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Lisa

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I have been an educator since 1991. I have experience teaching second, fifth, sixth and seventh grades. I hold a certification in Grades First through Eighth, Elementary Education and Fifth through Ninth Grades Social Studies, Math, and Communication Arts. I most enjoy teaching math and have taught Middle School math for the last five years.

I have also tutored Math through my district for the last five years. I use a variety of techniques and games to reach my students. I have also taught summer school through pre algebra and many of the kids need extra help in Math and reading.

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Lisa’s Qualifications

Education & Certification

Undergraduate Degree: Concordia University-Chicago - Bachelors, Elementary education

Hobbies

I love anything Disney and enjoy tap dancing. I love animals and have a German Shepherd.


Q & A

What is your teaching philosophy?

I would ask the student to tell me about themselves and about when they want to accomplish. I would also tell the student about myself and possibly find some things that we may have in common. I may give a pre-assessment of some type and ask if I may speak to their teacher so that I may be more effective in helping the student.

How can you help a student become an independent learner?

I would encourage the student to give me the next steps of the problem and to explain and justify their answers. Oftentimes, a student does know how to do something or has a decent grasp of the subject, but does not feel confident that they can do the work. I often have students do practice problems on whiteboards and compare their answer with mine. The student can ask questions if they need to and find out where they are possibly off track.

How would you help a student stay motivated?

I would celebrate accomplishments through praise, stars, stickers, etc. I would keep track of the student's work and progress so that they can see how far they have come.

If a student has difficulty learning a skill or concept, what would you do?

I would try a different approach. I would break the problem down into smaller parts to possibly find out where the student is having difficulty. I may also possibly find an online video that may explain it in a different manner.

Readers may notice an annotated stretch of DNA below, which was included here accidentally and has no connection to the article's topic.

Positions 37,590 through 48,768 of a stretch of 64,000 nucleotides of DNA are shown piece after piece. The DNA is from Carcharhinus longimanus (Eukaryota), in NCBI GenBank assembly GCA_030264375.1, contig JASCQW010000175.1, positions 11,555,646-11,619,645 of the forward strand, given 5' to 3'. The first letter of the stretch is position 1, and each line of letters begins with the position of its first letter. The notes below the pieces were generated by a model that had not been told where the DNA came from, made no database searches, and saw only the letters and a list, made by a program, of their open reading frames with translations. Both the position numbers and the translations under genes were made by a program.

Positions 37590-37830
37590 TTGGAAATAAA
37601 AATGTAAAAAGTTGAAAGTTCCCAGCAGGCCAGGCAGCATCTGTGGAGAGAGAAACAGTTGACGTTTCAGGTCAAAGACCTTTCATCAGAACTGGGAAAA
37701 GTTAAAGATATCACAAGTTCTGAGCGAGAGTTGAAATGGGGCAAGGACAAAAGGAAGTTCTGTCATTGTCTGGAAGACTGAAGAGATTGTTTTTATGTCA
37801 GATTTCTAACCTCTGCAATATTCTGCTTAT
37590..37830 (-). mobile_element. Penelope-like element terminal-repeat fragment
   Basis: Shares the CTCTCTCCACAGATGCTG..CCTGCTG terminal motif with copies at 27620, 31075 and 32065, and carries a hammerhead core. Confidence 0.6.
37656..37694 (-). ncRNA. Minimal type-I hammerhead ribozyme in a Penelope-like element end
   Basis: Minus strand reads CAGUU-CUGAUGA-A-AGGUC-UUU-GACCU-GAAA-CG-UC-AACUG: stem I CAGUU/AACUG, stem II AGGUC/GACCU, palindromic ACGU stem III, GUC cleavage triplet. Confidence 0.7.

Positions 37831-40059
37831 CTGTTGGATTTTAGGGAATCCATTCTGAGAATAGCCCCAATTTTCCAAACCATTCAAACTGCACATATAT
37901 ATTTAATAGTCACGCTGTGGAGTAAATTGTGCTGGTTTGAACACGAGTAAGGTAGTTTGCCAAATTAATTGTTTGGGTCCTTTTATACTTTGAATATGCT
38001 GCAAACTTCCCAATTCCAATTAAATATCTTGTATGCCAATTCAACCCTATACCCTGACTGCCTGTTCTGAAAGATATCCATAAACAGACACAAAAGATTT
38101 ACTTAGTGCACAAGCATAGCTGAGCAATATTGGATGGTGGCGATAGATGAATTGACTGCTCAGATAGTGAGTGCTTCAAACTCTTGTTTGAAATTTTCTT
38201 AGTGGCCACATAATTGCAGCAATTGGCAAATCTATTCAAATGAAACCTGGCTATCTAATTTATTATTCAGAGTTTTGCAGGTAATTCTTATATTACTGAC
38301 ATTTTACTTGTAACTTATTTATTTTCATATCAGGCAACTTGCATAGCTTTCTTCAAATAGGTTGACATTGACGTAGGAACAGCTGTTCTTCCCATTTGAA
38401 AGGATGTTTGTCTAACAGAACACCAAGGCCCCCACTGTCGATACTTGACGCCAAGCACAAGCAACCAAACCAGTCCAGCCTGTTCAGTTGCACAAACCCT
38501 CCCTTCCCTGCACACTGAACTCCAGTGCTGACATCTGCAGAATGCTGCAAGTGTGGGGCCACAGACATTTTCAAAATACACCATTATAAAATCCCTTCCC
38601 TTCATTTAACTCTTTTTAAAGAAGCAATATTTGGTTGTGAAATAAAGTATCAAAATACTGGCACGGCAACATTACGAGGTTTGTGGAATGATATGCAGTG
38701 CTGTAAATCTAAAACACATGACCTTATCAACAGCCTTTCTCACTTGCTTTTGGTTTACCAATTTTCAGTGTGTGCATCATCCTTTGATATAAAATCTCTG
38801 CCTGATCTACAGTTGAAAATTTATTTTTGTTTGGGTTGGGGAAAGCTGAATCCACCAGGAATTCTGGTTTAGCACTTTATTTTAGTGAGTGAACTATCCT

How do you help students who are struggling with reading comprehension?

First, I would encourage the student to read more. I would look for things that the student would like to read and work to provide that for the student. I would have them keep a journal to summarize what they have read. I would also have the student highlight parts of a passage to point out the main characters, ideas, and plot.

What strategies have you found to be most successful when you start to work with a student?

I find that if the student feels that I care that they succeed, it helps greatly. Giving the student my time and attention without being distracted shows them that I care. Providing a variety of strategies to keep learning interesting and to engage students is a major component as well.

How would you help a student get excited/engaged with a subject that they are struggling in?

I encourage the student that they can do this. I also will often have them say out loud, "this is easy" or "this is not so bad," "I can do this." If they are convinced that they cannot do something, then they are right. In my classroom, I have found that just giving the student a star for their performance on an assessment can be a huge deal. Taking note of their accomplishments can be huge.

What techniques would you use to be sure that a student understands the material?

There a is a Kagan Strategy called Sage and Scribe where one student tells another student how to solve a problem step by step and the other student does nothing but write down the information. They then compare what was done. I can be the other student and that allows the student to explain what they have done. I also have students do problems on marker boards so that I can see what they are doing, and we can work together if they are not understanding.

How do you build a student's confidence in a subject?

I will often begin at a stage where the student is comfortable so that they feel successful and then gradually increase the difficulty. Praising successes along the way is also effective. I will ask the student what they think they did well and clarify areas where they may be unsure to help me know what direction to head in next or what needs more attention.

How do you evaluate a student's needs?

If I can, I will communicate with the classroom teacher. I will look at work that they have, if there is any. I will have them demonstrate how to do problems or read to me so that I can tell where they are. I may give a quick assessment to determine a student's needs.

How do you adapt your tutoring to the student's needs?

I begin where the student is. If they understand a concept, then I will move on to another one. If they need help with the basics first, then I will focus on that. If it is a student who has trouble sitting still, then I will look for activities or small breaks that let that student move. I may have them give me the steps and I write down the information before I have them do it. I try to get to know the student so that I know what works best for them.

What types of materials do you typically use during a tutoring session?

I often use dry erase boards, dice, letters, playing cards, and other manipulatives. I also use different types of books or reading materials.


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